I have always been very interested in recording and messed about with making music for myself and other people at home or in rented studios, but in 2016 I decided to put together my own studio (Goatpen Studios). One of the first projects we recorded in it was this album ‘Callous’. We wanted it to have a sound, something like the classic British rock albums of the 70′s but with modern elements, a live’ish feel and not too messed with in the mix .
We tracked as a 5 piece about 20 of our songs we knew well over 3 days. We placed guitar cabs, Hammond organ, bass cab etc in various different rooms and booths to minimise bleed because we just weren’t sure how much of it we were going to be able to use and wanted options later down the road. In the finish we kept all the drum takes as they were, no click tracks and definitely no drum replacement samples, same with the bass, just a few drop in’s.
We tracked a fair amount of Hammond organ and guitars again because I really wanted to experiment with different amps sounds and mic placements. Most guitars on the album are a mix of 2,3 or 4 mics set around the room at different distances. Songs like ‘Meth Mouth Blues’ are predominately all distance mics placed up high and away from the amps. In the end we were able to squeeze 16 of the songs onto a CD album and went for 17 for the digital release, the CD is literally full up!.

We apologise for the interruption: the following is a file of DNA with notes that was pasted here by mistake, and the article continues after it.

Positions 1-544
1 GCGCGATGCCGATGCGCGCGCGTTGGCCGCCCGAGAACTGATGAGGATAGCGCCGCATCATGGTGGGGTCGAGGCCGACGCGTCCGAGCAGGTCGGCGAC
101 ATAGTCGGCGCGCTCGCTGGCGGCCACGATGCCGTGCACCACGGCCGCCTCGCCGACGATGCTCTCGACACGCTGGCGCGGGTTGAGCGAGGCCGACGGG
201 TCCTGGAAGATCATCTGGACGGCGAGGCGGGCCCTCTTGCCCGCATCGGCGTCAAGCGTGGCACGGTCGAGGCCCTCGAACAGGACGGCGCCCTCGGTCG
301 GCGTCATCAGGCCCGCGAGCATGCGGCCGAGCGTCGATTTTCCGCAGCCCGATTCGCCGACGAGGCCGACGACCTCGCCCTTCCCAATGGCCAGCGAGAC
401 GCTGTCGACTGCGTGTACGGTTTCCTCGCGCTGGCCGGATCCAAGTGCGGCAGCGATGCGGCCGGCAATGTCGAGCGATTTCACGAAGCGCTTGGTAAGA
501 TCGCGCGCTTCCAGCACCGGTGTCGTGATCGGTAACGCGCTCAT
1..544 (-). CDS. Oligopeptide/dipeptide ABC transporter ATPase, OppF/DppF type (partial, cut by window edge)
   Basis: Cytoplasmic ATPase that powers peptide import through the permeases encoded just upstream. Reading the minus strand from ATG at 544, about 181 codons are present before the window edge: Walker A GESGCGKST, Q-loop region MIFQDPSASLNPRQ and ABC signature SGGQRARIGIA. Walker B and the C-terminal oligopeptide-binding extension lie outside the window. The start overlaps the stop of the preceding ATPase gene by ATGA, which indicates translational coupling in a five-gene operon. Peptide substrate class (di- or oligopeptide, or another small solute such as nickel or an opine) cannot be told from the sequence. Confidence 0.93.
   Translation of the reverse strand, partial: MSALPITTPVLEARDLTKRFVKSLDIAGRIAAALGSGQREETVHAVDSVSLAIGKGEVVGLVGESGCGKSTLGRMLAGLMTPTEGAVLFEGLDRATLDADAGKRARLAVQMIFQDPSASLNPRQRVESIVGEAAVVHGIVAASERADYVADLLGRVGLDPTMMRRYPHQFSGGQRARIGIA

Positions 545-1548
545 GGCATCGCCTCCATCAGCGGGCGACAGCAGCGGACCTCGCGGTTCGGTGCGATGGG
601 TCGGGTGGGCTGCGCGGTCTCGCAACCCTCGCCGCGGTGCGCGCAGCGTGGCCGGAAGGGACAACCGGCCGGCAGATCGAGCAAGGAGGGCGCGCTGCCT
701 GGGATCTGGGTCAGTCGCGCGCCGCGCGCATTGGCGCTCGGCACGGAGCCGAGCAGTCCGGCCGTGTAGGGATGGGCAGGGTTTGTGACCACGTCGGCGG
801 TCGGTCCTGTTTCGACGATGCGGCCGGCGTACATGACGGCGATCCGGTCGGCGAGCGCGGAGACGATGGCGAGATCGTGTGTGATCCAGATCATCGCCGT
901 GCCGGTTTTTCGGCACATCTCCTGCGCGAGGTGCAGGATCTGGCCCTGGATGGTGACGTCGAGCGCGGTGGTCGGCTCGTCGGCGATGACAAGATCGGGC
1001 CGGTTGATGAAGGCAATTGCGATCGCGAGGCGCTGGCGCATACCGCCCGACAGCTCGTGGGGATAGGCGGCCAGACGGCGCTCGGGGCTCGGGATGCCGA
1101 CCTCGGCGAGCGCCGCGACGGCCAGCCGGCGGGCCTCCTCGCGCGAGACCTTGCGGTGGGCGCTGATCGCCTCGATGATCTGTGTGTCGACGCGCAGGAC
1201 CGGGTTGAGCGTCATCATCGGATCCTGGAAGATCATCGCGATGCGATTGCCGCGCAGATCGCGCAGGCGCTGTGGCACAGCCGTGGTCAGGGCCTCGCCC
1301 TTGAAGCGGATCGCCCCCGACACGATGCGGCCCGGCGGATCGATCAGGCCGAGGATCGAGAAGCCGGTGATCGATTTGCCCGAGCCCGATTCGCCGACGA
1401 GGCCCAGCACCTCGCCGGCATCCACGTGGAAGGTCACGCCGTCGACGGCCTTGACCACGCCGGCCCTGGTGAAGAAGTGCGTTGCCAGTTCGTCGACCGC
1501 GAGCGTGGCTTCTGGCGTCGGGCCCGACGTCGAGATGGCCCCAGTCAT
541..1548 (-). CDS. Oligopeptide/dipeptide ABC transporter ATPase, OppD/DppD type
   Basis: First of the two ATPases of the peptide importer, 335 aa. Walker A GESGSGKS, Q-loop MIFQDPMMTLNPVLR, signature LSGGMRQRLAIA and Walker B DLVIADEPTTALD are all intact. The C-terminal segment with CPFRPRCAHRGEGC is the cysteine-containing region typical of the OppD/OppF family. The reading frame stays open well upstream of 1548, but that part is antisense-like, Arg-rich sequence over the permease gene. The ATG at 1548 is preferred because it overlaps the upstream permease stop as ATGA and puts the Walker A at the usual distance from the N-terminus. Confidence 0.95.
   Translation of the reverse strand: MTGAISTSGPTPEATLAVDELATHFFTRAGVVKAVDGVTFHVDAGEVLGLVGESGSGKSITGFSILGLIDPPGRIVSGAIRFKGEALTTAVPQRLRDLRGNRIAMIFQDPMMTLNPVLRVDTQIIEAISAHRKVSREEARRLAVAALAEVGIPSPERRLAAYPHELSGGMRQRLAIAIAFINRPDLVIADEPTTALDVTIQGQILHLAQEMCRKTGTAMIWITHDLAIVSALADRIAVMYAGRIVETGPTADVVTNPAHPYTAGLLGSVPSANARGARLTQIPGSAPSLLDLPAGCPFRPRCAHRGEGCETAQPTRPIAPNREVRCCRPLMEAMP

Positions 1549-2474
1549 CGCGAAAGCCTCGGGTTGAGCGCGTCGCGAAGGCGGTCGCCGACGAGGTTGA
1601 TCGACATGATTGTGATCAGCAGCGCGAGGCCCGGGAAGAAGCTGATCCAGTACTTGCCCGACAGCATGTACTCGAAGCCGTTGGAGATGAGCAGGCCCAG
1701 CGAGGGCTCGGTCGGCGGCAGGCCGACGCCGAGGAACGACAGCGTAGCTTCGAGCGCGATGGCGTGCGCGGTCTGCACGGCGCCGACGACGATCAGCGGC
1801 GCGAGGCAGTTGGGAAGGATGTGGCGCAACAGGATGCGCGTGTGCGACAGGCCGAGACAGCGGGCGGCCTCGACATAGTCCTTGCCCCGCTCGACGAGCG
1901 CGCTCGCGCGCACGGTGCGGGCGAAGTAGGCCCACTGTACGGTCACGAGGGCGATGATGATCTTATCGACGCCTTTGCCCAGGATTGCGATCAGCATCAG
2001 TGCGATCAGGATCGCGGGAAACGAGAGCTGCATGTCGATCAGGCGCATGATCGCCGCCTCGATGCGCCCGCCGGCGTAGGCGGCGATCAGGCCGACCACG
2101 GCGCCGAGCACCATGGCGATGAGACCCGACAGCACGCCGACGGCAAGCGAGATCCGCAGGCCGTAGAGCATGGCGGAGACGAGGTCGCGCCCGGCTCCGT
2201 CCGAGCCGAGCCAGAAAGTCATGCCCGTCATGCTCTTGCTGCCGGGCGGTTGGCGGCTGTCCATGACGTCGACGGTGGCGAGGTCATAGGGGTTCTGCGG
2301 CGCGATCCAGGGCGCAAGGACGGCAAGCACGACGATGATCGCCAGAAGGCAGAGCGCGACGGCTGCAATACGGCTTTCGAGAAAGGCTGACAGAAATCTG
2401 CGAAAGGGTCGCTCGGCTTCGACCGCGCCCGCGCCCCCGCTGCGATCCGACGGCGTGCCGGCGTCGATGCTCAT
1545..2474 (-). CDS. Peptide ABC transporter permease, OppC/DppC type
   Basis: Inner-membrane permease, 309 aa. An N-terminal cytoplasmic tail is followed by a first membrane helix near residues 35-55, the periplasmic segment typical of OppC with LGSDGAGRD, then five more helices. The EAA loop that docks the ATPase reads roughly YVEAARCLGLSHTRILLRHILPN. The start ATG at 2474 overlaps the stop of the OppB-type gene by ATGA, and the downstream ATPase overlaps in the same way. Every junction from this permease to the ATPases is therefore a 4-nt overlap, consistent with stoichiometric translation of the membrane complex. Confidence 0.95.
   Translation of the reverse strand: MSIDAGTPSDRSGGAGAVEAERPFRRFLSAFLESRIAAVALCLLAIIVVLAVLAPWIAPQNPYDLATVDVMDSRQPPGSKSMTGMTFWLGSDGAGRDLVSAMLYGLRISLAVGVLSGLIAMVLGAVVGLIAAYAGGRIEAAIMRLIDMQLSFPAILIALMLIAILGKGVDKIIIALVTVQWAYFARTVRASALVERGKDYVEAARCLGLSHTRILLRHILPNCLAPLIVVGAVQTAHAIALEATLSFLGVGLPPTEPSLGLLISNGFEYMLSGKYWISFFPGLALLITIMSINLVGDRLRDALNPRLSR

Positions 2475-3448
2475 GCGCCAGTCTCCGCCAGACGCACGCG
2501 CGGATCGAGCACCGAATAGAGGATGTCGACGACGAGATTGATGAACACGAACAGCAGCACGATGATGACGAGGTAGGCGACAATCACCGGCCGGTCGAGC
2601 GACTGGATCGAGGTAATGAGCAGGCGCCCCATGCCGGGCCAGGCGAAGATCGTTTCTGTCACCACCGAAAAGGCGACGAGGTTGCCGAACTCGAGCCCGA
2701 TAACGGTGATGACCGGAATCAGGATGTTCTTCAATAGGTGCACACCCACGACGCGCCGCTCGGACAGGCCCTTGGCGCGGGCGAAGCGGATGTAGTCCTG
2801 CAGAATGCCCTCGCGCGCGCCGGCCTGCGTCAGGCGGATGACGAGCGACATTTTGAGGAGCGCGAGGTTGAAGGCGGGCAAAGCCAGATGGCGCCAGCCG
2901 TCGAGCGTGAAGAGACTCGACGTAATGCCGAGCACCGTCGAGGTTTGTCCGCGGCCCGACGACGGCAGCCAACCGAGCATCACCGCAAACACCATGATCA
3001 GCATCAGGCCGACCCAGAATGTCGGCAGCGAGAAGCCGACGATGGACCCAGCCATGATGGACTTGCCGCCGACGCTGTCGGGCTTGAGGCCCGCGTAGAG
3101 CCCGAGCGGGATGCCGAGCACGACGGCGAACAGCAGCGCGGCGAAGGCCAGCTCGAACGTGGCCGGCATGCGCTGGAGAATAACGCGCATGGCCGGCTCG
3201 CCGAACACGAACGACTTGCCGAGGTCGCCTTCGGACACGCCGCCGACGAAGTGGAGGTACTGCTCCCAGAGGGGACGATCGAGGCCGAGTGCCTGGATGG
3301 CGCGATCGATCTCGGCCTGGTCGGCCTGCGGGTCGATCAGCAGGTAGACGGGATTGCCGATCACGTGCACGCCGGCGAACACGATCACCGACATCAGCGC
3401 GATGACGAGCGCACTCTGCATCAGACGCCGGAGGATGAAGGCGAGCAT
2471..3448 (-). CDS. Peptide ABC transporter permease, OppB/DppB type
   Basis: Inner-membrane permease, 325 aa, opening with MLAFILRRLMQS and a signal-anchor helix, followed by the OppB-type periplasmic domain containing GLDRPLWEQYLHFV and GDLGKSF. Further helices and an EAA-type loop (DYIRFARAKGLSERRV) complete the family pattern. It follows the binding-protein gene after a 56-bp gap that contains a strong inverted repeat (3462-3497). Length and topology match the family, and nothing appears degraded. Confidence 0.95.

Every song on the album has a story, they all mean something to me lyrically. ‘Southern France’ I wrote after driving through Spain and France and reflect the things I saw. It’s about how you don’t have to choose between giving up or hurting yourself by trying harder, there is another way. ‘A Lovers Tragedy’ was written after seeing a series of very moving photographs taken of a sex worker. I wrote ’1967′ for my partner. It was far from finished but I set up an amp and a couple of mics and afterwards thought ”I like it as it is”, so it made its way on to the album. I won’t bore you all with every song, and I could literally talk forever about the recording process but as I say I don’t want to bore anyone!!
Describe Little Red Kings music for someone who has not heard it…